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Christian History Home > 2005 > Issue 85 > How Arianism Almost Won


How Arianism Almost Won
After Nicaea, the Real Fight Began
Christopher A. Hall | posted 7/01/2008 08:54AM

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At the Council of Nicaea, Arius and his ideas lost. But for decades after the council, it appeared that an Arian perspective on the person of Christ would carry the day and the conclusions of Nicaea would disappear in a theological and ecclesial dustbin. Why? The Roman emperors were an important influence. A series of emperors (beginning with Constantine) understood their role to include the right to intervene in the affairs of the church, particularly when division within the church threatened the unity of the Roman Empire itself. Thus, if a Roman emperor was disposed favorably toward Arian ideas—as Constantius and Valens were—bishops supporting the creed formulated at Nicaea could be severely punished, most often by being deposed and exiled. If an emperor favoring Nicaea was in power, Arian believers would suffer.

Yes, the bishops of the church continued to play the major role in interpreting Scripture and constructing theology based on biblical exegesis. Yet behind the bishops and presbyters during and after the Council of Nicaea stood a series of Christian Roman emperors more than willing to intervene in the church's affairs and doctrine. When a series of pro-Arian emperors arrived on the scene, Arianism spread like wildfire.

Take the case of Constantine himself. Concerned over the growing rift within the church over Arius's ideas, Constantine both convened and intervened in the Council of Nicaea. Rowan Williams observes that when Constantine viewed Arius as a schismatic, the emperor penned a letter to Arius "and his supporters which is extraordinary in its venom and abusiveness, dubbing Arius an 'Ares,' a god of war, who seeks to create strife and violence."

Constantine was not averse to taking harsh legal steps to bring wayward theologians back in line. Williams notes that the emperor's acid reply to Arius grouped Arius and his supporters with Porphyry, "the great pagan critic of the church." Constantine ordered "that Arius's works be treated like those of Porphyry: they are to be burnt, and anyone who does not surrender copies in his possession is to be executed."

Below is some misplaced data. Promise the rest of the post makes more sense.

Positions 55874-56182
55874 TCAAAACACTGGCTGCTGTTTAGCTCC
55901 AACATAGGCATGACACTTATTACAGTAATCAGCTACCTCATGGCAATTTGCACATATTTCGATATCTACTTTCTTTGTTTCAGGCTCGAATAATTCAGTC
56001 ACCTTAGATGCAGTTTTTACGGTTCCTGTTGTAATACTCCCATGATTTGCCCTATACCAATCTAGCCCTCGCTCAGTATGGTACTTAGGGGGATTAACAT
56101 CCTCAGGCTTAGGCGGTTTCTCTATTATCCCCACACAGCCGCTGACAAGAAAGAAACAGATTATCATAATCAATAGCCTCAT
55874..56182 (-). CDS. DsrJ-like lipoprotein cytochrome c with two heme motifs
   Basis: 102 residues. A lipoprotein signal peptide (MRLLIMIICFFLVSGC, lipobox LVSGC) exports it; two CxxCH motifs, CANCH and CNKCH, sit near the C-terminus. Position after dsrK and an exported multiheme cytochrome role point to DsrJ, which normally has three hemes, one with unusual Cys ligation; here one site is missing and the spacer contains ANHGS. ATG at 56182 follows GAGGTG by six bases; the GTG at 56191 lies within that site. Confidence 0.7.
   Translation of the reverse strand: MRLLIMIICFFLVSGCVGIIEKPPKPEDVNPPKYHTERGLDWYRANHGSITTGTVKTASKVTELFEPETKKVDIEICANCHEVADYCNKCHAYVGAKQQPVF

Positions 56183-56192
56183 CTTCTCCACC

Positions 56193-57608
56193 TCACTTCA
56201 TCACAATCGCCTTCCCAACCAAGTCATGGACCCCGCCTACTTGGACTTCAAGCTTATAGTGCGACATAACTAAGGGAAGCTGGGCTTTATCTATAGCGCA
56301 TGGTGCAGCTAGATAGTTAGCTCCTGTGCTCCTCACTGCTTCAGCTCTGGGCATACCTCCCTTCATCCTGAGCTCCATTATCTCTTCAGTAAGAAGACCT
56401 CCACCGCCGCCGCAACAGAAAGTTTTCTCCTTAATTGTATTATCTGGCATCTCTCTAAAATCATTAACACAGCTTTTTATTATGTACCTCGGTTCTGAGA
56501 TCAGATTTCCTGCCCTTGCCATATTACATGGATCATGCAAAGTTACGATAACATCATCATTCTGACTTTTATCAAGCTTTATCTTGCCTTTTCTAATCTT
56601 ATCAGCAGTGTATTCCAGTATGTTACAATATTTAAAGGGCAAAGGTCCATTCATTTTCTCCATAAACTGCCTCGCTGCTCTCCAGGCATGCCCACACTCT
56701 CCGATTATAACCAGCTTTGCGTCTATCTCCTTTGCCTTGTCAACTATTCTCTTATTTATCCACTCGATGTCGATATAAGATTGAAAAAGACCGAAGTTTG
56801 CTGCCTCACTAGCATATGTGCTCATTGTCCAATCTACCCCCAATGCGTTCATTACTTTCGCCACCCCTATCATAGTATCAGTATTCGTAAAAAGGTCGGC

Within ten years of the Council of Nicaea, though, Constantine became convinced that Arius's ideas fell within the pale of orthodoxy, though the exact details of Arius's position—at least as represented to the emperor in the years following Nicaea—remain somewhat murky. What is clear, though, is that neither Constantine nor later sons such as Constans and Constantius were skilled biblical interpreters or theologians. These Roman emperors were more concemed to preserve the unity of the church than to engage in prolonged debates over what to them often seemed theological nitpicking. Manlio Simonetti, for instance, comments that Constantine was "convinced that religious peace could be assured only by a broad concentration of moderate elements" and "was as averse to some of Arius's more radical opponents as he had been to the radicalism of the Anans." Both Arius and Athanasius experienced Constantine's displeasure. It was Constantine who in A.D. 335 ordered the first of Athanasius's five exiles—the same year Arius regained the favor of the Roman emperor.

Over the 56 years separating the Council of Nicaea and the Council of Constantinople, Roman emperors frequently deposed and exiled bishops and presbyters they deemed schismatic and heretical. These actions created a long-lasting atmosphere of suspicion, intrigue, division, and hatred within the church. Eastern bishops who supported Nicaea suffered severely during the reign of Constantius. After the murder of Constantius's brother Constans in 350, the empire was consolidated under the rule of Constantius. It appeared that the entire Christian world had fallen into Arian hands. Though Constantius died in 361, successors were more concerned with maintaining the unity of the empire than with pursuing theological clarity. When Valens took command in the East in 364, Simonetti says, he behaved "ferociously" against bishops who questioned the Arian position.




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